Retirement might seem like a distant dream for many younger adults. Most would balk at the thought of planning for the next 50 to 70 years of their lives. And today, sky-high inflation and interest rates, market uncertainty, and a less-than-rosy economic outlook are making it seem even more daunting to achieve their financial goals.
Gen Zs and younger millennials in Singapore — those in their 20s and 30s now — are especially concerned about building up their nest eggs. Roughly 6 in 10 Singaporeans that are in their 20s are worried that they will not have enough financial resources for retirement, compared to less than half of those aged 40 and above who said they had the same concern, according to the OCBC Financial Index 2022.
Fret not, however. It literally does pay to start planning for retirement sooner, and many of us still have decades ahead to let our money work harder, which means a longer runway for our wealth to grow before we reach our golden years.
The earlier you start, the more you can comfortably line your nest egg, and the less it will cost.
What challenges do millennials and Gen Zs face in retirement planning?
Many millennials are part of the sandwich generation, having to raise children while supporting elderly parents at the same time, and facing rising costs on both sides. And as Gen Zs age, in several years' time they are also likely to face the same situation.
The mountain of financial responsibilities faced by the sandwich generation is getting dragged on for longer, in part because more millennials are choosing to start families at a later stage in life compared to previous generations. In addition, medical advances will continue to prolong the lives of the elderly parents.
The twin pressures of supporting both the young and the old may lead to some millennials neglecting or shelving their own retirement planning.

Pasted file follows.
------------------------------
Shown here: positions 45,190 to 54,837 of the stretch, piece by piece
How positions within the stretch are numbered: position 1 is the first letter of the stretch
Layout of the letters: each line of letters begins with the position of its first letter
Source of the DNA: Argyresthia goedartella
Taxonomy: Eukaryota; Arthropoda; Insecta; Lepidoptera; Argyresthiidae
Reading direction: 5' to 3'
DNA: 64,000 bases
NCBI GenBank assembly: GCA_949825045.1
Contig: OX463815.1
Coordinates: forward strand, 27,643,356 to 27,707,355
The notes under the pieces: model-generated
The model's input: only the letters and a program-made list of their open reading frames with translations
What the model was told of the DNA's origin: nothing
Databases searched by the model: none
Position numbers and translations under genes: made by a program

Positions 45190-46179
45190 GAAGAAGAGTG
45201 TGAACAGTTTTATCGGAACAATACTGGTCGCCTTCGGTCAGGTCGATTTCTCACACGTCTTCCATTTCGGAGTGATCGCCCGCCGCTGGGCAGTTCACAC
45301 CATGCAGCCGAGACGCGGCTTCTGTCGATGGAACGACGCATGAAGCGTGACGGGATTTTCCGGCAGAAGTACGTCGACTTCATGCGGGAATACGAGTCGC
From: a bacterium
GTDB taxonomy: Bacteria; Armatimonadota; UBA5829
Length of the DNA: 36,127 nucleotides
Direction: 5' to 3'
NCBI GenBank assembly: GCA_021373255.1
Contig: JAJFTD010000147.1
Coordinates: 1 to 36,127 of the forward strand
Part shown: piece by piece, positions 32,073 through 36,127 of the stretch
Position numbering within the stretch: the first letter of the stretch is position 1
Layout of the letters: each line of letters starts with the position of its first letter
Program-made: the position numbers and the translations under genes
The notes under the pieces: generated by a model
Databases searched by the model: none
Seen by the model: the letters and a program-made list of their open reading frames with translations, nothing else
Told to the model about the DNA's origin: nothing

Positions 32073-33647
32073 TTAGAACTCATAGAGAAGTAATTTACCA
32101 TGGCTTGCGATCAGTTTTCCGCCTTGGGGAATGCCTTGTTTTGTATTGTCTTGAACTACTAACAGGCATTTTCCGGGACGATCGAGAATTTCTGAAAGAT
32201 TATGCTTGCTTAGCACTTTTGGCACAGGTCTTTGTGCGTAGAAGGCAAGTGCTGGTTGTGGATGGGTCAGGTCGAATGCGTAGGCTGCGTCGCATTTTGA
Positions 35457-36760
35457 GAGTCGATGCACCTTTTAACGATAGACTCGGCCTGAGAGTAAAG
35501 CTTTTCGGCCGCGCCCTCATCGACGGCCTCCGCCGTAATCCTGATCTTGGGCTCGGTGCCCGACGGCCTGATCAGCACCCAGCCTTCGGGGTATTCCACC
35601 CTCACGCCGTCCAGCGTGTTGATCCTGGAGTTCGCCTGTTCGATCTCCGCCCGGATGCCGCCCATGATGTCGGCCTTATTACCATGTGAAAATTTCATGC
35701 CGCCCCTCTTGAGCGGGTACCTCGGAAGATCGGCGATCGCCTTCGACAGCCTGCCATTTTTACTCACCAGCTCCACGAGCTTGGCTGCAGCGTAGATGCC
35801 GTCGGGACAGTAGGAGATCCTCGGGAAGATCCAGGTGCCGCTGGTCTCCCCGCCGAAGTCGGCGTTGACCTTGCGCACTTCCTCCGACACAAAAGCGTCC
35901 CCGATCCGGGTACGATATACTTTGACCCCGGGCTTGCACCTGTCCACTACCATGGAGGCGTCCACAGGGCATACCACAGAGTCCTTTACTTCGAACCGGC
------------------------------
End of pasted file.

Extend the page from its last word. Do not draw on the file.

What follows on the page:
Read more: Financial planning strategies for new parents in Singapore
Limited time and resources
Being a part of the sandwich generation drains us of not only our finances, but also our time. Between slogging it out at work, caring for our aged parents, and running after our children, it is a wonder if we have the chance to take a breather, much less take on what may seem like a daunting task of planning for retirement.
Need for flexibility
Millennials and Gen Zs still have a ways to go till we reach retirement age (Singapore's minimum retirement age is 63 years old, as of 1 July 2022).
Keeping in mind this long runway ahead of us, our retirement plans need to be as flexible as possible to account for any major life changes down the road. This could pose a challenge because many retirement products currently on the market do not offer the level of flexibility that younger adults require.
Why is it important to start planning for retirement?
Having adequate retirement funds
The most crucial part of retirement is making sure you have sufficient money to live on, without an active income stream. This is all the more important given that record-high inflation is fast eroding the purchasing power of our money.
More Singaporeans today are concerned about retirement adequacy, as compared to a year ago, according to the findings in the Endowus Retirement Report 2022. About 4 in 10 respondents said they were not confident that they would have enough money for retirement, up from 37% in the 2021 survey. In particular, individuals from middle-income households are signalling the biggest loss of confidence than other income brackets.
This concern is exacerbated by the surging costs of living and longer life expectancies in Singapore, because that means more money will be required to maintain your current standard of living after you retire.
Even if you are a retirement supersaver, inflation will eat at your savings if you do not invest — thus eroding the value of your retirement funds. In order to not outlive your savings and get peace of mind in your golden years, proper retirement planning is crucial.
Millennials and Gen Zs need to take extra care to plan and budget for their retirement, especially if you already have several dependants or are intending to start a family in the future.
Anyone nearing retirement age will tell you the years fly by, and building a sizeable nest egg becomes more difficult the later you start. With time on your side as a millennial or Gen Z, planning for retirement can be a much more pleasant and relaxed experience.
Starting early enables you to plan ahead sufficiently. When you account for any foreseeable big-ticket expenses, that also means you are better able to budget for these expenses accordingly.
In coming up with your retirement plan, you should think about these questions:
Define your retirement goals
- When do you want to retire?